The experience is very different from the opening statements most of us are used to seeing in criminal cases on television and in movies. Having a written speech won’t help, Morris said. So, he’s trying his best to be prepared for any potential outcome.

“The justices can — and do — ask questions,” Morris said. “So, it’s very difficult to get through an argument and not be interrupted and stay on script. So, for me, I generally prepare an outline. That allows me to be prepared to answer the justices’ questions and then to pivot to key points that we want the justices to consider.”

But what about nerves? Most people get a least a little jolt of nervous energy when speaking in public. How much worse is it when speaking before the nine justices of the U.S. Supreme Court?

“My experience has been that I’m often nervous before arguments even in intermediate courts of appeal,” Morris said. “But, generally, once the first question gets asked and your mind is focused on responding to the question then the nerves fall away.”

Bringing Students Along for the Ride

To help him prepare, Morris involved students from the renowned advocacy program at his law school alma mater, South Texas College of Law Houston. The program happens to be run by his former moot court partner, Rob Galloway.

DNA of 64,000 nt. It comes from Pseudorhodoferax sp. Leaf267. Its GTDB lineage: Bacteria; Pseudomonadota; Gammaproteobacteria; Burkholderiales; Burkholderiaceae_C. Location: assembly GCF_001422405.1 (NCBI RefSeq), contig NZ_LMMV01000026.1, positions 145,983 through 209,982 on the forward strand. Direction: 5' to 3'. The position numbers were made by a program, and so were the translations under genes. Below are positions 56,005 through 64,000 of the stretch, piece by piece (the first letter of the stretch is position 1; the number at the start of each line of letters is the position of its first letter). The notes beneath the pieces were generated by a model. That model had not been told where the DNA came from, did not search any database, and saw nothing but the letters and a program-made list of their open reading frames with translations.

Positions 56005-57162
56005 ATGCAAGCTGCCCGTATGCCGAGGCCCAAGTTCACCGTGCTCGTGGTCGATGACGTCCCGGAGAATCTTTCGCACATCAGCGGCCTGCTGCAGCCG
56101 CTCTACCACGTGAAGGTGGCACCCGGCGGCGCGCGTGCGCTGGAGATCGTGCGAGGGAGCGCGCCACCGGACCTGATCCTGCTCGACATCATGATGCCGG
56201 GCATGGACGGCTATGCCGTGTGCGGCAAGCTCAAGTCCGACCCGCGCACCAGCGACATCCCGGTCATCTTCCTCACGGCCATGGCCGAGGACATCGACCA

The students are holding practice rounds competing against each other, devising arguments, and troubleshooting the arguments Morris will make. They’ve also acted like advance scouts, researching how each of the nine justices has approached the First Amendment philosophically over the years. That way Morris can anticipate the kinds of questions they’ll ask.

STCL Students
Michelle Morris/STCL
South Texas College of Law Houston students Nancy Wade, Harrison Cass, and Dillon Breazeale talk about their experience helping attorney Rick Morris prepare to present oral arguments before the U.S. Supreme Court in the case HCC v. Wilson.

Third-year law student Nancy Wade said it’s been exciting to watch Morris practice in front of First Amendment experts and craft his arguments.